Not long after we were married, we faced a very public and bitter job dismissal and years of unemployment. After that, it just wouldn’t quit. Family struggles, a houseguest who tried to blow up our house (no, really), emotional detachment and probably some undiagnosed depression…we had it all. But we pushed through. We stayed focused on us and came out stronger. We finally got some good news in early 2015, when I found out I was pregnant with our first child.
I had never felt more confident, beautiful, secure and sure in my entire life. Our marriage was strong and we were so very happy. Those nine months were absolutely incredible. And then we got slapped again. As we rushed to the hospital on October 27, 2015, Tony already knew Ashlie’s heart had stopped beating. He felt it in his gut. I wanted to believe I was dreaming…until nurses put her unmoving body in my arms 24 hours later.
We navigated the tough waters of child loss, surviving what I now know ends many marriages. We clung to each other for strength and compassion. We were an inseparable team.
When I found out I was pregnant again, there was so much fear. We tried to trust but knew it could end in a millisecond. Slightly on edge but overjoyed, we welcomed AJ into the world in May 2017.
May I now state for the record: Nothing has tested us like raising our adorable, perfect son. Not the jobs, the unemployment, the houseguest, the loss of Ashlie. It was all tough stuff. And I wouldn’t want to do any of it again. But I never expected how hard we’d have to fight for each other every single hour now that AJ is here. How come no one told me marriage while parenting is NO JOKE? (!!!!!)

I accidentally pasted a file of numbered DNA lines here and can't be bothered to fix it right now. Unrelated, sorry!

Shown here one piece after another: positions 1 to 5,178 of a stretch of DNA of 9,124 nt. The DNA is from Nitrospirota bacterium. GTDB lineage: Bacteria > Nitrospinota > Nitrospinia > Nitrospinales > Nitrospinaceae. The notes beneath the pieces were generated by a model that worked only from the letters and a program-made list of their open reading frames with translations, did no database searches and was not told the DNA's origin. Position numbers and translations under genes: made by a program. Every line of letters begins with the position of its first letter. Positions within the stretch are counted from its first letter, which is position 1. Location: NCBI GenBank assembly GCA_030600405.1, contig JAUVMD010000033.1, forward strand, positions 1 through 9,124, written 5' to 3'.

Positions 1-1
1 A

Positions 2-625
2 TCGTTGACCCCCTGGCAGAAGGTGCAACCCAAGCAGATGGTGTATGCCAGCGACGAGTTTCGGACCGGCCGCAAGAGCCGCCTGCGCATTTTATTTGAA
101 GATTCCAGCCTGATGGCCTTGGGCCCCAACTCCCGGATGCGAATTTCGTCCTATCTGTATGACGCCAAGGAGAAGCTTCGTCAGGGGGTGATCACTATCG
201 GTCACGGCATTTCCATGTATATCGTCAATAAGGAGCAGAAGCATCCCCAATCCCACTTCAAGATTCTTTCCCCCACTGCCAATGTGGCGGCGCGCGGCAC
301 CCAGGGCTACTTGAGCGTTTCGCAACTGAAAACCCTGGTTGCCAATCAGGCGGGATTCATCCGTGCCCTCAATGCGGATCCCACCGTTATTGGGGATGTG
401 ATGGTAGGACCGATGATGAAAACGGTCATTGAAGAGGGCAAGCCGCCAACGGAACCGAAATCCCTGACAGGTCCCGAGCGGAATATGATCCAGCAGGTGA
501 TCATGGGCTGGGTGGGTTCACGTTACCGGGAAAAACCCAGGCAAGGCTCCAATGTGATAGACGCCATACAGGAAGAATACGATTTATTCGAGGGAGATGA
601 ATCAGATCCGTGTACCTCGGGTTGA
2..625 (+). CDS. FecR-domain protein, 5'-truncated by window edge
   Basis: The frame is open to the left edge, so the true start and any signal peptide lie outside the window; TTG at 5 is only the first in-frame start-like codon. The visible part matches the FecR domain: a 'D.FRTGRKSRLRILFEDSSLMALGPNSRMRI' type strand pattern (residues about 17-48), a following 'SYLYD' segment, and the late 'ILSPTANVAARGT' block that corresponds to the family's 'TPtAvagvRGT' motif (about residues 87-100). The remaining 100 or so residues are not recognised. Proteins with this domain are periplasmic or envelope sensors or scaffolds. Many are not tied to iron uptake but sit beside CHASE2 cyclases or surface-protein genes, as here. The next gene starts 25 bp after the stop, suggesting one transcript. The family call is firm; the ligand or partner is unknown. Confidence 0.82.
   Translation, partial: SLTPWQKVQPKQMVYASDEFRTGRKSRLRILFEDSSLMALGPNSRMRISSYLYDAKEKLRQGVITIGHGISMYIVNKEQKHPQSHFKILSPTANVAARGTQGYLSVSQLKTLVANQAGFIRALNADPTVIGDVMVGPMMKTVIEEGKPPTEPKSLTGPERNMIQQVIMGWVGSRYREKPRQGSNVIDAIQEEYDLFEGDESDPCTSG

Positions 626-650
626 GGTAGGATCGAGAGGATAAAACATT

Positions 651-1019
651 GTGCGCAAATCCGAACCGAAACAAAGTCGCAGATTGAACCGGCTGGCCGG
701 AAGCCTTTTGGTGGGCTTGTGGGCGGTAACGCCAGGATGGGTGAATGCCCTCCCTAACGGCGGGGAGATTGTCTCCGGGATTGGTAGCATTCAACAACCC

Add stretched-thin schedules, two bullheaded people and lack of sleep to food throwing, everyone else’s very vocal opinions, guilt and doubt that we’re doing anything right, and it’s a recipe for “What the hell is happening?!” It’s like all of our flaws that we ignored before are now magnified and ready to pounce.
I look with awe at the parents who have more than one child and wonder how they do it without killing each other. Maybe it’s just us because we’re so stubborn. I don’t know.
But what I do know is this: Even though words of affirmation are not your love language, I still do, Anthony Jerome. I choose you on the good days, the bad days and everything in between. I choose you when you schedule something else without telling me, when you let AJ watch TV while we eat and when your phone spends more time with you than I do. I choose you when I trip over your shoes and when you forget something else because you were rushing. I hope you still choose me when I say something catty, roll my eyes, make you late and get upset because you haven’t yet experienced the fun of taking a toddler on a day of errands by yourself. 🙂
After 14 years together, it’s easy to get annoyed. I’m learning that we won’t always agree about how to do it all. I’m also realizing that we have a lot to learn about this parenting thing…we’ll probably never catch up to what we should know. But this isn’t our first dance with a diversion. I want to be the kind of parents where their kid says, “Ew, gross,” when they kiss in the kitchen. So no matter what I mutter under my breath, no matter what we tell our friends about how crazy we’re making one another, there’s no one else I’d rather learn this with than you. I choose you, and I love you. Always.